major systems, as the calculation of storm flows for long term flood events is imprecise.


2.      Design Considerations

2.1      Storm Flows

Comprehensive guidance can be obtained from the Roads Drainage Manual (Rooseboom, 1993) in the
different design methods applicable to the calculation of storm flows. For small catchments (less than 15
km2) the "rational method" is recommended as it is based on simplified representative processes involved
in runoff. The data collection needed to give the rational method a reasonable level of accuracy is not
onerous and can be done during a site inspection, as long as the inspection can be supplemented with
information found on orthophoto maps. As the maps are based on aerial photography, some catchment
characteristics can be deduced from them.



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April, 2004: First edition of CIDB document 1026
Other methods of estimating runoff can be used, if sufficient data can be gathered. Most methods require
large amounts of data on catchment characteristics, that can be time-consuming to gather and are rarely
justified.

2.2       Open channel design flow

Open channels are the preferred conduits for the conveyance of storm runoff for several reasons:

•     If the channel has been correctly situated in a valley line or low point, its carrying capacity is large, as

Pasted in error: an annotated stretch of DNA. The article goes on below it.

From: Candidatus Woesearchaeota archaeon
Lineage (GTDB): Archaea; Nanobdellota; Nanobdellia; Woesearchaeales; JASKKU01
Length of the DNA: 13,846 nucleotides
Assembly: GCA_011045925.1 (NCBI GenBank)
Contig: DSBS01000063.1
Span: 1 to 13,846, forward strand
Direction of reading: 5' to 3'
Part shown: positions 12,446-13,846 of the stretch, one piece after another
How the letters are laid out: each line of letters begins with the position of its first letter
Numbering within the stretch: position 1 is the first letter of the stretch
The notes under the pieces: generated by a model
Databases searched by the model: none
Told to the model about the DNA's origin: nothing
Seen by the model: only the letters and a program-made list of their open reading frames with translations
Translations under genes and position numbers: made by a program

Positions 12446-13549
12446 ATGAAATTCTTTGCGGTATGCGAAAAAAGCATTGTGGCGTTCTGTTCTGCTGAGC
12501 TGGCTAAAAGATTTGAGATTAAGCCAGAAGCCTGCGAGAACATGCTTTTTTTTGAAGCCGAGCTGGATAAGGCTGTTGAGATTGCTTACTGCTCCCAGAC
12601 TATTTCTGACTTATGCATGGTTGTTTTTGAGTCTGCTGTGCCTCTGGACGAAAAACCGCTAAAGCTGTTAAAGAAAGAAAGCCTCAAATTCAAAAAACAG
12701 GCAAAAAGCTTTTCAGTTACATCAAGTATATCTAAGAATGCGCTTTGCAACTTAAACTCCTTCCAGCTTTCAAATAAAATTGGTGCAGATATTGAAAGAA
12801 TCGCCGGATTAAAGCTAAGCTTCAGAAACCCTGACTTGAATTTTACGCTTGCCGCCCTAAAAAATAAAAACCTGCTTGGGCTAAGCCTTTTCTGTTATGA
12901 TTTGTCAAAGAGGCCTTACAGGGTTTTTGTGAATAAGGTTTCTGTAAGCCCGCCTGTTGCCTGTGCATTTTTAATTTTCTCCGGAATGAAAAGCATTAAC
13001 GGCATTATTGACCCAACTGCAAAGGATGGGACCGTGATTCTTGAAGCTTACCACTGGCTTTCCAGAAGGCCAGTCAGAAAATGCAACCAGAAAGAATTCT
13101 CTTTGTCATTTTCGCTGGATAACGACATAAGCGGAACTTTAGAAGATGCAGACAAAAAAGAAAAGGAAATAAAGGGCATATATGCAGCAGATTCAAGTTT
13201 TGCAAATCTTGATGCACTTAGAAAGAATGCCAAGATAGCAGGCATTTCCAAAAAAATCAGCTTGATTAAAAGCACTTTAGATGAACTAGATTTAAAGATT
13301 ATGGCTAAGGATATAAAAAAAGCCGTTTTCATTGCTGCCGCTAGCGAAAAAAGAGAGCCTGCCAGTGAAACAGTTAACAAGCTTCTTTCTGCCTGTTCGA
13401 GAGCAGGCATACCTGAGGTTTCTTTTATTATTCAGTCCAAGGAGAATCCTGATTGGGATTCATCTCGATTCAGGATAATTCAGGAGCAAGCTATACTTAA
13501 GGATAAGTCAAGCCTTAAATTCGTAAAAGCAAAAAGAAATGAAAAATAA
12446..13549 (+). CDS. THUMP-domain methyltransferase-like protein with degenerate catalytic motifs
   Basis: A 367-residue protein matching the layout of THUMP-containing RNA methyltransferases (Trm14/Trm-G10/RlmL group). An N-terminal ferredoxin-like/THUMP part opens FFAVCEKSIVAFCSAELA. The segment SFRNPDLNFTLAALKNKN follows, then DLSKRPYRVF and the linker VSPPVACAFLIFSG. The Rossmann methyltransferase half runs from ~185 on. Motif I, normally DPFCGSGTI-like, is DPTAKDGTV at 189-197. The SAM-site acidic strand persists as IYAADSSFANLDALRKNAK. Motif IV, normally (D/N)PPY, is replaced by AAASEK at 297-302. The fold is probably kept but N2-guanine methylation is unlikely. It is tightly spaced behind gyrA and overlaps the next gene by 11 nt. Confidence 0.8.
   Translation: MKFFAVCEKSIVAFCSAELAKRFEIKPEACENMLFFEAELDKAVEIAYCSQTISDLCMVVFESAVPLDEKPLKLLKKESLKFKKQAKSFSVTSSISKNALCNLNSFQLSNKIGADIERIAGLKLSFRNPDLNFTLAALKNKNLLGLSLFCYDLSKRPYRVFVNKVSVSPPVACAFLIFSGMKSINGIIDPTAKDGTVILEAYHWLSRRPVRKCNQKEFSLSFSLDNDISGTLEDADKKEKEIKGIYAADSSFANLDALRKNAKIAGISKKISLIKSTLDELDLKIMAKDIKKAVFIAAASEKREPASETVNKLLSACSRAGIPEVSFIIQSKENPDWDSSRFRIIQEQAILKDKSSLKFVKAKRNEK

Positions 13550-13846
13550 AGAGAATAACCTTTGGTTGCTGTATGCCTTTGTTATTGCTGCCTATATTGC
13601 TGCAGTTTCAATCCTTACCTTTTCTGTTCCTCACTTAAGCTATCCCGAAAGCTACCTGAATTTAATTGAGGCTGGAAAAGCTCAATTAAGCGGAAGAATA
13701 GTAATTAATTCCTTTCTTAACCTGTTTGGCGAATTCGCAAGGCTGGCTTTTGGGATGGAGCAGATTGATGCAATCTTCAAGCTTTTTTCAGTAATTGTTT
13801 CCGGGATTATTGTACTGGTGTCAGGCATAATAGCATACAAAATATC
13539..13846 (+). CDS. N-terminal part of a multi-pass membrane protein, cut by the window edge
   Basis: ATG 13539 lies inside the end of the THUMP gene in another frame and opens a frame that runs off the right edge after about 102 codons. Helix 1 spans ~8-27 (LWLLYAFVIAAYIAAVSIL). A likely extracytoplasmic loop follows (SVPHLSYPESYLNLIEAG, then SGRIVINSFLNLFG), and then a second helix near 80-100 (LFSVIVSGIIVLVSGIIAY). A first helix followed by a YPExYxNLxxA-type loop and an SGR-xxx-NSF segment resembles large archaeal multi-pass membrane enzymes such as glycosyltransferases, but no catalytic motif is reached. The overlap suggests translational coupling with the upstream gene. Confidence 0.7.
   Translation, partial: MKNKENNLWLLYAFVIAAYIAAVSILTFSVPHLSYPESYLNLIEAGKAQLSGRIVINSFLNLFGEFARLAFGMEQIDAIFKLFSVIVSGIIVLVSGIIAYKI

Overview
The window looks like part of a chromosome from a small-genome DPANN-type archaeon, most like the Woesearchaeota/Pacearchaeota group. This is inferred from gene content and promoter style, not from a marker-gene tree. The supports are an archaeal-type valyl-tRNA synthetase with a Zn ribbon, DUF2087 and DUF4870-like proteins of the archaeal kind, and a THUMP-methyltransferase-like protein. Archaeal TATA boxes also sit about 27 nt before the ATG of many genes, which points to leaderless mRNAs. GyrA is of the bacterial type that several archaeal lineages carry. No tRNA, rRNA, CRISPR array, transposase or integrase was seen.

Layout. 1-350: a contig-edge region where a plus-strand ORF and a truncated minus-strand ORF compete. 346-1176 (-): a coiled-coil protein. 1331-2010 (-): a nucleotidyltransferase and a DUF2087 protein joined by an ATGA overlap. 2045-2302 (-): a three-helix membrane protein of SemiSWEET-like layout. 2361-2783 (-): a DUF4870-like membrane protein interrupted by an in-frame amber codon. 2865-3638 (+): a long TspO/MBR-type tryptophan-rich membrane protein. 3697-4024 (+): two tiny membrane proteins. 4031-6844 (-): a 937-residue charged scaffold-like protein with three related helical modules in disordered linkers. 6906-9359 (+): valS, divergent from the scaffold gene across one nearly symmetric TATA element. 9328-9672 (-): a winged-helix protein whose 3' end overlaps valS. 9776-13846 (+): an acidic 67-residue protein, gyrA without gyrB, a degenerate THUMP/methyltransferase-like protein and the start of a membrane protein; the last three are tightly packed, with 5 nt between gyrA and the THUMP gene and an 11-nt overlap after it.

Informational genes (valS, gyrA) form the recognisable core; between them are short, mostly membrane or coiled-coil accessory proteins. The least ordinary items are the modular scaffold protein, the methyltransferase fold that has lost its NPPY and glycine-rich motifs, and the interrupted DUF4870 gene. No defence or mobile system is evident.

the designed high water levels can be exceeded, even though some damage may occur when the
      banks overflow. In contrast, the carrying capacity of a pipe culvert increases steadily as the flow
      increases to about 70% of its maximum depth and then reduces by at least 7% as the pipe fills and
      water reaches the top of the pipe. A box culvert will show a more abrupt loss of capacity as the water
      surface reaches the soffit, due to the additional friction. Both pipe and box culverts will then only
      increase in capacity after surcharging has taken place. This change to a pressurised system is not a
      normal design criterion for stormwater systems.

•     Closed drainage systems must have access points for maintenance: these are normally manholes.
      Manholes, unless very carefully designed and constructed, are a major source of head loss due to
      turbulence. Unbenched manholes will collect sediment, stones and even boulders. The head lost at